acceptable solutions at their maximum stable step size when using the Newton
solver with the HEVI-A or B splittings. The better performance of SSP3(333)b
and c may be attributable to having the same

Considering the results of the gravity wave and baroclinic wave test cases, the HEVI-A and B approaches are the most accurate and efficient of the implicit–explicit splittings considered. Treating some of the vertical dynamics of HEVI-A explicitly does not provide a noticeable gain in efficiency from simpler implicit systems and, in the case of HEVI-C and D, can lead to reduced step sizes in the baroclinic wave test. Adding horizontally implicit terms to the HEVI-A formulation does increase the maximum stable step size, but the gains are not large enough to overcome the added cost of a globally implicit solve.

While SSP methods are the most accurate and efficient approaches in the gravity wave test case, they generally do not preform well in the baroclinic wave test (with some notable exceptions), possibly due to error from the choice of implicit–explicit splitting. The reduced domain size seemed to skew the gravity wave test results in favor of these methods while the other ARK schemes perform well in both test cases. Additionally, the gravity wave test case does not show a benefit, in terms of maximum stable step size, with higher-order methods, although it does highlight their greater efficiency when higher accuracy is required. Again, these results are likely due to the reduced domain size altering the eigenvalues of the system. In the baroclinic wave test on a full-size Earth, higher-order methods produce accurate solutions at step sizes large enough to have faster run times than second-order schemes involving fewer implicit solves.

At the larger time step sizes enabled by higher-order methods in the baroclinic wave tests, the choice of nonlinear solver approach becomes an important consideration. A Rosenbrock-like approach limits the cost associated with multiple Newton iterations but may require a reduced step size to obtain an accurate solution. Taking larger steps is possible by iterating stage solutions to convergence with Newton's method. The additional cost is minimal and can be offset by the larger step size. The choice of predictor values was not considered in this work but could lead to more efficient nonlinear solves with Newton's method or more accurate Rosenbrock-like schemes.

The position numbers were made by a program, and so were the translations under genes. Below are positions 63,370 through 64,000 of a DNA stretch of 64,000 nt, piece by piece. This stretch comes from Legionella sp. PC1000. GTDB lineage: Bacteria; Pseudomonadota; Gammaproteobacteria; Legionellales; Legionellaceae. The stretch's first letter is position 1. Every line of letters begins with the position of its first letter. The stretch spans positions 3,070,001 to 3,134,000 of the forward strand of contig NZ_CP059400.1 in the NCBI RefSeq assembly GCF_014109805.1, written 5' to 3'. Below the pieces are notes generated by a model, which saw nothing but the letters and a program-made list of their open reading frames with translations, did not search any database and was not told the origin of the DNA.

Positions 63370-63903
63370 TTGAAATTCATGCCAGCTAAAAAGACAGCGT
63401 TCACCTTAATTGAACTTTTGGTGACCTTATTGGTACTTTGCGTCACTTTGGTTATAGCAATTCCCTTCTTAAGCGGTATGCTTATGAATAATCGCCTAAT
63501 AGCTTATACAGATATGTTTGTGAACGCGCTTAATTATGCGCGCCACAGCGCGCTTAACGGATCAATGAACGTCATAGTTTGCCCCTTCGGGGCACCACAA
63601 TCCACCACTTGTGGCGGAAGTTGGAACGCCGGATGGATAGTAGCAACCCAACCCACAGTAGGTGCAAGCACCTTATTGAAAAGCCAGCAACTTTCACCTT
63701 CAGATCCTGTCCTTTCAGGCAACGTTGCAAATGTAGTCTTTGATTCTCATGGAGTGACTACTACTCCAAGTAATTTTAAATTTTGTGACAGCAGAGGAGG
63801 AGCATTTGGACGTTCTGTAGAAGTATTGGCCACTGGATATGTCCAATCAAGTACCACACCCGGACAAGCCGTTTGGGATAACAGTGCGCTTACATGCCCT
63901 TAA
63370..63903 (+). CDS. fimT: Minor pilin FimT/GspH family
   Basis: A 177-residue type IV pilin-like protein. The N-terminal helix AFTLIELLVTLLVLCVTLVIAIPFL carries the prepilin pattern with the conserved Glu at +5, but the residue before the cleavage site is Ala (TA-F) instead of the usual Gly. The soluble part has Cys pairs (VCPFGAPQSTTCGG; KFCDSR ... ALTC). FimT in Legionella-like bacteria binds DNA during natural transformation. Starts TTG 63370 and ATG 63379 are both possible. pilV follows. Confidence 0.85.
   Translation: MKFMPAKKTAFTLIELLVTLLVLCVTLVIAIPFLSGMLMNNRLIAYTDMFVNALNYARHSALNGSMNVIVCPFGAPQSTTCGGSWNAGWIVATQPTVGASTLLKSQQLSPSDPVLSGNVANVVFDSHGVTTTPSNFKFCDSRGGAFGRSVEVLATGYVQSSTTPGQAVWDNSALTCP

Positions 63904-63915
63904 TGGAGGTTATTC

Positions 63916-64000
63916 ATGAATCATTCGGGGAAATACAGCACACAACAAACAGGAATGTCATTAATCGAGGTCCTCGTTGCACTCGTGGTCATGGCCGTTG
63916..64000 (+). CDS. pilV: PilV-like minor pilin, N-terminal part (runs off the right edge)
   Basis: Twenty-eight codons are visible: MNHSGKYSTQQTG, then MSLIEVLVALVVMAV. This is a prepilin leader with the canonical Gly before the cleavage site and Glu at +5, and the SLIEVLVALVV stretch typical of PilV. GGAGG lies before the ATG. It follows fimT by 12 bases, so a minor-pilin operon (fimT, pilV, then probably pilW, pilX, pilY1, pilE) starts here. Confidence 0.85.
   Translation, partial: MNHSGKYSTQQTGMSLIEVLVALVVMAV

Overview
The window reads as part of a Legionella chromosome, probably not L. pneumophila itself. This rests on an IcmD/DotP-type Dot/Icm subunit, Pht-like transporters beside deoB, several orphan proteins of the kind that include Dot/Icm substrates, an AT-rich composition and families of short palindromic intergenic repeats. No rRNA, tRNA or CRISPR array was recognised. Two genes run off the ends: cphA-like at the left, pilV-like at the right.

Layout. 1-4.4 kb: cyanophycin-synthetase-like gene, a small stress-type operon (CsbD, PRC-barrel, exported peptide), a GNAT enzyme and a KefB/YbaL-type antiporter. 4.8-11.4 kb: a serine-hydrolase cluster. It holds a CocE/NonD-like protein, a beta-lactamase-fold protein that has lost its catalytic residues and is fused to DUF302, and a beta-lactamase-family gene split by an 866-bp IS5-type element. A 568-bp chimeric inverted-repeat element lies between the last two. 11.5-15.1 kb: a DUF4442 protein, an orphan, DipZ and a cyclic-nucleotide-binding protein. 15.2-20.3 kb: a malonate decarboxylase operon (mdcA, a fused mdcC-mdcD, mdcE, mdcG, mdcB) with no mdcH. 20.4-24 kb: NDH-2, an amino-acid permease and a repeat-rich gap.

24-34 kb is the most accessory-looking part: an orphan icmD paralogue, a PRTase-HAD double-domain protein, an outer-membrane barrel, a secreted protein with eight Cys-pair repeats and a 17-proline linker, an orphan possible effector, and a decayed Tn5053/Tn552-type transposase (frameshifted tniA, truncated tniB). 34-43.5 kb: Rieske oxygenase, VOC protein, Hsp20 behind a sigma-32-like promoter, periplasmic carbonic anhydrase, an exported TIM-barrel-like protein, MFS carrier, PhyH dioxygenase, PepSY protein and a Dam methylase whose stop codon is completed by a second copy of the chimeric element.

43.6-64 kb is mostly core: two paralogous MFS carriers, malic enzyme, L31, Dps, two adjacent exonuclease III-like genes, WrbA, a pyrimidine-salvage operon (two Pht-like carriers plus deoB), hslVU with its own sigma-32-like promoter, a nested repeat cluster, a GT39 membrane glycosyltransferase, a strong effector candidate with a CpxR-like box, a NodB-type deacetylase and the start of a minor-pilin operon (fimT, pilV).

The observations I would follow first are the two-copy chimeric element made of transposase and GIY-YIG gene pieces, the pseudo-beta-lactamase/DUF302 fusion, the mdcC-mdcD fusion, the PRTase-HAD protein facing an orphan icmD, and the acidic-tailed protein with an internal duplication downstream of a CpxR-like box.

The HEVI-A and B configurations produced nearly identical results, while the
HEVI-C and D options were problematic for some methods in the baroclinic wave
test. Since HEVI-A employs the same discretization for kinetic energy
transport as vertical mass transport without a significant difference in
computational cost, it is preferred over the HEVI-B option. Overall, the
third-order ARS343 method shows excellent performance across the splitting
and solver options. ARS233, SSP3(333)b, and SSP3(333)c are also efficient
third-order methods but their performance depends on the appropriate choice
of splitting and solver. A more robust runner-up method is the third-order
ARK324 method which follows closely behind ARS343 in run times. The
second-order ARS232 and ARK232 methods highlighted in

The ARK324 and ARK232 are of particular interest as both include an embedded method which will be leveraged for future studies on temporal adaptivity in atmospheric simulations using ARKode. Varying the time step size can enable greater efficiency by placing temporal accuracy where is it needed most to capture dynamics of interest. Additionally, we plan on further evaluating the methods in this study on the 2016 dynamical core model intercomparison project (DCMIP2016) test cases to better understand the impacts of coupling with simplified physics on performance of implicit–explicit splittings and integration methods.

Tempest is available through the Git repository at

In Table

number of implicit solves per step (

number of explicit stages (

order – theoretical order of accuracy of the explicit Runge–Kutta (ERK) method, the diagonally implicit Runge–Kutta (DIRK) method, and the overall ARK method (including coupling conditions);

stage order – theoretical order of accuracy of stages (relevant for order reduction on stiff problems), again for the ERK stages, DIRK stages, and the overall ARK stages;

stability – A, L, and B stability for the DIRK portion of each method;

Properties for each of the ARK methods used in this paper. The column headings are described in the above text.

S.A. DIRK – if the DIRK method is stiffly accurate (i.e., the last
row of

S.A. ERK – if the ERK method is “stiffly accurate” (i.e., the
last row of

same solution weights (

same abscissa (

maximum stable explicit step along the imaginary axis – as this
application has purely imaginary eigenvalues, we numerically compute the
largest

The authors declare that they have no conflict of interest.

Support for this work was provided by the Department of Energy, Office of Science Scientific Discovery through Advanced Computing (SciDAC) project “A Non-hydrostatic Variable Resolution Atmospheric Model in ACME”. This work was performed under the auspices of the US Department of Energy by Lawrence Livermore National Laboratory under contract DE-AC52-07NA27344. LLNL-JRNL-737448. Edited by: Simone Marras Reviewed by: two anonymous referees